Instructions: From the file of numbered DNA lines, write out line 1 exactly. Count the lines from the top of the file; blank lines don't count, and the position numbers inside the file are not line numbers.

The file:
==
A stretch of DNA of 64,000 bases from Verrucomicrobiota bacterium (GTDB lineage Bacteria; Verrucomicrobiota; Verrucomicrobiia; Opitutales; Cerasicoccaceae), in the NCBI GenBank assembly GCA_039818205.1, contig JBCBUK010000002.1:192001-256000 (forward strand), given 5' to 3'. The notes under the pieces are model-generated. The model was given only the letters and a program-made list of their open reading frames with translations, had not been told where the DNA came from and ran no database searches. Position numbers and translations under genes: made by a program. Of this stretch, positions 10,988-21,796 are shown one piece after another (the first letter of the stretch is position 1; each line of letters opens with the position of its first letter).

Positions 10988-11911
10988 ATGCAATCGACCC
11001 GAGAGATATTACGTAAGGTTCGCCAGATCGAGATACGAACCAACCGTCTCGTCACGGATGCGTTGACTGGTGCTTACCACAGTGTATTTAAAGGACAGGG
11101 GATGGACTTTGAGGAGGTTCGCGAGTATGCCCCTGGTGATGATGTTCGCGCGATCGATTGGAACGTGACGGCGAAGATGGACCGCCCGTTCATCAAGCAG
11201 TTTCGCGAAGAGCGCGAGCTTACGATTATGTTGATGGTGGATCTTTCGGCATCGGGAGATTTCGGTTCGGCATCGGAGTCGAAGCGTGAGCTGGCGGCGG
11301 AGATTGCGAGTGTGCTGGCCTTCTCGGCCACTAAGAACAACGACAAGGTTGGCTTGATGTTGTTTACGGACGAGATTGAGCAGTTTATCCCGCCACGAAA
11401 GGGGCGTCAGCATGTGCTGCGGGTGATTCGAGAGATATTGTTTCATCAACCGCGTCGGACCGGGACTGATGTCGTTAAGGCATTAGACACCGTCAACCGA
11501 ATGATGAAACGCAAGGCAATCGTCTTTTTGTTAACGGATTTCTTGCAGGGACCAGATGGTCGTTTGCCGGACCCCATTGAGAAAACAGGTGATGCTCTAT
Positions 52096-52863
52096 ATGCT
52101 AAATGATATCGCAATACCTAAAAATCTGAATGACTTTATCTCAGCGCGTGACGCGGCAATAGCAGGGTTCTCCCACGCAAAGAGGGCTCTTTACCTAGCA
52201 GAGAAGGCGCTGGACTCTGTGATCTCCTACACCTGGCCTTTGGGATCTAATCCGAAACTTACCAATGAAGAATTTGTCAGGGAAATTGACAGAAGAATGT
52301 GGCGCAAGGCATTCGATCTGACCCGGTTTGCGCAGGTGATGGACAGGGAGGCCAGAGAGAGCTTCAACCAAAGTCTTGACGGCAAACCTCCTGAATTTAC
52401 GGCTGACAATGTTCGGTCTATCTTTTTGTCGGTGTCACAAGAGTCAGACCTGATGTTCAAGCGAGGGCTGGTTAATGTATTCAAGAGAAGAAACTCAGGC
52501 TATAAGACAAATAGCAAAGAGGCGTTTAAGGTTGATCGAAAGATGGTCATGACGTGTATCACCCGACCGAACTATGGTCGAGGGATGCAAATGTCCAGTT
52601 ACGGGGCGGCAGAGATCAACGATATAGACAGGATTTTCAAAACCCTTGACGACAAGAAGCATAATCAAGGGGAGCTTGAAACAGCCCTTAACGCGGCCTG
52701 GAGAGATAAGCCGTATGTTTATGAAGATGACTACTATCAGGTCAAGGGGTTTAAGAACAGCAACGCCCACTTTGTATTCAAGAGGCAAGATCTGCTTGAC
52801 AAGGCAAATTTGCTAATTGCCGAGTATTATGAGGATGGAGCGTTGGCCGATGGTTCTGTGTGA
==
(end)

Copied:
A stretch of DNA of 64,000 bases from Verrucomicrobiota bacterium (GTDB lineage Bacteria; Verrucomicrobiota; Verrucomicrobiia; Opitutales; Cerasicoccaceae), in the NCBI GenBank assembly GCA_039818205.1, contig JBCBUK010000002.1:192001-256000 (forward strand), given 5' to 3'. The notes under the pieces are model-generated. The model was given only the letters and a program-made list of their open reading frames with translations, had not been told where the DNA came from and ran no database searches. Position numbers and translations under genes: made by a program. Of this stretch, positions 10,988-21,796 are shown one piece after another (the first letter of the stretch is position 1; each line of letters opens with the position of its first letter).